Newswise — Smoke from forest fires in Canada cast a pall over St. Louis this month as well as other parts of the Midwest and the East Coast, darkening local skies and creating unhealthy outdoor air conditions. Many of the blazes were sparked by lightning strikes in remote forest areas. Human-caused climate change has exacerbated the hot and dry conditions that allowed these wildfires to ignite and grow.
Radar imaging technology, including certain systems used by Washington University in St. Louis scientist Roger Michaelides, can provide valuable insight into the location and extent of wildfires in remote Arctic and Subarctic forests, like those currently burning in Canada.
Capable of penetrating clouds and smoke, and imaging day and night, Interferometric Synthetic Aperture Radar (InSAR) can play a critical role in wildfire monitoring. InSAR also can help responders deal with what happens in the immediate aftermath of a burn.
Michaelides, an assistant professor of earth and planetary sciences in Arts & Sciences, is co-investigator of a new National Oceanic and Atmospheric Administration (NOAA)-funded project that aims to improve the warning systems for flash floods that often threaten areas recently denuded by fire.
“The opportunity here is to cut the amount of time it takes to produce a useful map of the burned area,” Michaelides said.
Emergency managers used to have only two options for delineating which areas have burned and how severely they burned. They could rely on ground-based observations — which can be prohibitively difficult to gather for fires that burn in remote areas — or optical satellite imagery— which can be obscured by clouds or even by smoke from the fires themselves. Because of limitations in how certain satellite imagery is collected, some of this data is only collected three times a month or less frequently — not quickly enough to alert people on the ground when rain clouds are building over areas that recently were impacted by fire.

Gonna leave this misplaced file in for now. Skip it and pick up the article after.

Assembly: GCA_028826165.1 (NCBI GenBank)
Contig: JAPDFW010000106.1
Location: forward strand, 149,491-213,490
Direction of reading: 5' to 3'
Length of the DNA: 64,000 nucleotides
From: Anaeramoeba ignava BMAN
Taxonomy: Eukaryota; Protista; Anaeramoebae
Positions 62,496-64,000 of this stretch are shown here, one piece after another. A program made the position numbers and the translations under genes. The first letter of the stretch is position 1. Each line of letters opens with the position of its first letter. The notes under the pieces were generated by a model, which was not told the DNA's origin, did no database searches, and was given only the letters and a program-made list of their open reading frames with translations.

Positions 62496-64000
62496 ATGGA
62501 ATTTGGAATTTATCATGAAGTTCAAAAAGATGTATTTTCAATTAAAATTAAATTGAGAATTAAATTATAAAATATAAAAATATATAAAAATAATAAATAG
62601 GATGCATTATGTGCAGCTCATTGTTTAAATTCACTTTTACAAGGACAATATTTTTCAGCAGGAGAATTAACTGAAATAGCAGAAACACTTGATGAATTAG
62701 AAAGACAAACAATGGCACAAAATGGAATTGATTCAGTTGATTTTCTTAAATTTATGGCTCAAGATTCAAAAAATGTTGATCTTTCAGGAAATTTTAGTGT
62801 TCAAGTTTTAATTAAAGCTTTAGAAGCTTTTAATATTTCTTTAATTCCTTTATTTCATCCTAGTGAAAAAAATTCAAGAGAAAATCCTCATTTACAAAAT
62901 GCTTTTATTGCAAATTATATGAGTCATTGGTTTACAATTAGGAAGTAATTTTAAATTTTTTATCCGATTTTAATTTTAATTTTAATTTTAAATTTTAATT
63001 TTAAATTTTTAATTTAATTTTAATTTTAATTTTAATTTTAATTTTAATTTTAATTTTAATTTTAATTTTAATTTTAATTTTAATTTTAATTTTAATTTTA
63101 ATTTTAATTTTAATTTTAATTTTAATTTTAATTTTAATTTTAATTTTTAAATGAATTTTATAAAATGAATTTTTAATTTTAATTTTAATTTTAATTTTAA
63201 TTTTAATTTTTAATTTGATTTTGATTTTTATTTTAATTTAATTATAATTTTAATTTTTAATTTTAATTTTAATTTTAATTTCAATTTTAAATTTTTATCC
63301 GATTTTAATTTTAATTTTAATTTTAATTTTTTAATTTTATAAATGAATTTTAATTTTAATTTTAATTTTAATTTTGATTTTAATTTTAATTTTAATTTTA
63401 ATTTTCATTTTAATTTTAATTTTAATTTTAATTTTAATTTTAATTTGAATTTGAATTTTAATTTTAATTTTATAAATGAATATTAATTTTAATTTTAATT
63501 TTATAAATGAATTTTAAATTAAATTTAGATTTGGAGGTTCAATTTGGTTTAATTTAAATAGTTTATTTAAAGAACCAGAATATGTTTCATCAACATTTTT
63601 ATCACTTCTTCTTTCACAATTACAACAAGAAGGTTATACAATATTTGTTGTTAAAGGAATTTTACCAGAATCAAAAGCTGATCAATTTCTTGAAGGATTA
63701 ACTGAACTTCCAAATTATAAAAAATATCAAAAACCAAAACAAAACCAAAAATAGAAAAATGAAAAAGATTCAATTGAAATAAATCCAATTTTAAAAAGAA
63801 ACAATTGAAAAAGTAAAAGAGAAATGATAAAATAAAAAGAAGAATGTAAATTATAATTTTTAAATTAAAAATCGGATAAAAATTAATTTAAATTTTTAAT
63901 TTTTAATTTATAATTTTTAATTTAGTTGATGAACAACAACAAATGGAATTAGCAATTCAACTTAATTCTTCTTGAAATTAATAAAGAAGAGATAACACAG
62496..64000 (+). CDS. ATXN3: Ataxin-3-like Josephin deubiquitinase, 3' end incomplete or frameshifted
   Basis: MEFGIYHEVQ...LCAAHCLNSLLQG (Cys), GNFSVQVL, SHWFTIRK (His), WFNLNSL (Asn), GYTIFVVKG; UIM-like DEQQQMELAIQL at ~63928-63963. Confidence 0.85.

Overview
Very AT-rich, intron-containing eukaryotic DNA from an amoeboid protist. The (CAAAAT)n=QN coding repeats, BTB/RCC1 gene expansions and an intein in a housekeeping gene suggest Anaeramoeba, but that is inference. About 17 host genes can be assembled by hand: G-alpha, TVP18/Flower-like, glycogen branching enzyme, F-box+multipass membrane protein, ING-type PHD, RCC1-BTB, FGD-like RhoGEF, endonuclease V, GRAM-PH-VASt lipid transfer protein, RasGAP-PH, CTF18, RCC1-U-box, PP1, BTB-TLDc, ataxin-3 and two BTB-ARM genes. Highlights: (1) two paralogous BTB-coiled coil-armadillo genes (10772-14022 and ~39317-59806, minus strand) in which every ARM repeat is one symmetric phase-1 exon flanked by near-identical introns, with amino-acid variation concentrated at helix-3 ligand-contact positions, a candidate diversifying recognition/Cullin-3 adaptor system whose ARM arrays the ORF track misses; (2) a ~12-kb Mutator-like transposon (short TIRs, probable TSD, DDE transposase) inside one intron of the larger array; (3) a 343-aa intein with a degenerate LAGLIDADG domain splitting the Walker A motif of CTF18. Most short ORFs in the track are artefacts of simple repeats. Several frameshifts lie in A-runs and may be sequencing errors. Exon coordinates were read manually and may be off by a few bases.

Not any more. “We can take advantage of the availability of multiple satellite sensors that produce more frequent observations or use different imaging mechanisms,” Michaelides said.
The new NOAA grant is initially focused on building out a prototype of a daily, composite, satellite-derived burn intensity estimate map for parts of the western United States where post-fire burn scars cause flash-flooding risks.
In other parts of his research work, Michaelides uses radar tech to study tundra wildfire interactions within the context of a warming Arctic. He recently received a grant from the Taylor Geospatial Institute to support radar-based research in southwest Alaska.
“The tundra is a unique place,” said Michaelides, who has conducted a number of field campaigns in the Alaskan and Canadian Arctic and Subarctic over the course of his graduate and postdoctoral research studies. “The ground is usually covered by moss and lichens. In wetlands, the ground is often so saturated that when you walk around it feels like you are walking on a waterbed. Exposed massive ground ice can lead to really interesting landforms and wetlands.
“Subarctic boreal environments — such as those where most of the 2023 Canadian wildfires are located — look more similar to lower-latitude coniferous forests,” he said. “In some areas of Canada, forests are underlain by permafrost, which can degrade after exposure to a wildfire. However, most of the fires in this fire season so far have occurred in areas devoid of permafrost, or at most containing isolated or sporadic permafrost extent.”
There is potential for these wildfires to spread farther north as the fire season progresses.
“That is just one reason why it is so critical to have robust wildfire monitoring systems in place, particularly over remote areas like the Arctic and Subarctic,” Michaelides said.